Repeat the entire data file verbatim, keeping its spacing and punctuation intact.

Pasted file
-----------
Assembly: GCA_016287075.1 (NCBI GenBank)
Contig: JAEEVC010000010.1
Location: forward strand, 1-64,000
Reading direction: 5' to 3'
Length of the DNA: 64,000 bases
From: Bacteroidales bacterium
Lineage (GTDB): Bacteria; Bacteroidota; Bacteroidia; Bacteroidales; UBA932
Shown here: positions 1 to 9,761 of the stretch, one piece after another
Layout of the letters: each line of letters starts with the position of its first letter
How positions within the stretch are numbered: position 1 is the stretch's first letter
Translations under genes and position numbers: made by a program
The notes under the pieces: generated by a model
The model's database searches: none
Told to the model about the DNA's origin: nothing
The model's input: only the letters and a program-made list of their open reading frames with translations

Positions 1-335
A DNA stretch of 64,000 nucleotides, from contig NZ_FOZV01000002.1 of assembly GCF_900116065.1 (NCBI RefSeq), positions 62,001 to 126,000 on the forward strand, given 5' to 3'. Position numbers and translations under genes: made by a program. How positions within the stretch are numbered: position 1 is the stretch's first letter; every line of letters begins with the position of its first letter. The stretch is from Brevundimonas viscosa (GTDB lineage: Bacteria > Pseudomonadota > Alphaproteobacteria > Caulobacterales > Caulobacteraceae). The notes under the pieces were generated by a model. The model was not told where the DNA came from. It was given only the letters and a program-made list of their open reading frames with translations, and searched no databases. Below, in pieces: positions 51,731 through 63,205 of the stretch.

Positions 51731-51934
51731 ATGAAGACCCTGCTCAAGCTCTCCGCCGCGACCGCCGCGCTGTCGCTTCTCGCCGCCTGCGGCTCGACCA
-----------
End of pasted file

Assembly: GCA_016287075.1 (NCBI GenBank)
Contig: JAEEVC010000010.1
Location: forward strand, 1-64,000
Reading direction: 5' to 3'
Length of the DNA: 64,000 bases
From: Bacteroidales bacterium
Lineage (GTDB): Bacteria; Bacteroidota; Bacteroidia; Bacteroidales; UBA932
Shown here: positions 1 to 9,761 of the stretch, one piece after another
Layout of the letters: each line of letters starts with the position of its first letter
How positions within the stretch are numbered: position 1 is the stretch's first letter
Translations under genes and position numbers: made by a program
The notes under the pieces: generated by a model
The model's database searches: none
Told to the model about the DNA's origin: nothing
The model's input: only the letters and a program-made list of their open reading frames with translations

Positions 1-335
A DNA stretch of 64,000 nucleotides, from contig NZ_FOZV01000002.1 of assembly GCF_900116065.1 (NCBI RefSeq), positions 62,001 to 126,000 on the forward strand, given 5' to 3'. Position numbers and translations under genes: made by a program. How positions within the stretch are numbered: position 1 is the stretch's first letter; every line of letters begins with the position of its first letter. The stretch is from Brevundimonas viscosa (GTDB lineage: Bacteria > Pseudomonadota > Alphaproteobacteria > Caulobacterales > Caulobacteraceae). The notes under the pieces were generated by a model. The model was not told where the DNA came from. It was given only the letters and a program-made list of their open reading frames with translations, and searched no databases. Below, in pieces: positions 51,731 through 63,205 of the stretch.

Positions 51731-51934
51731 ATGAAGACCCTGCTCAAGCTCTCCGCCGCGACCGCCGCGCTGTCGCTTCTCGCCGCCTGCGGCTCGACCA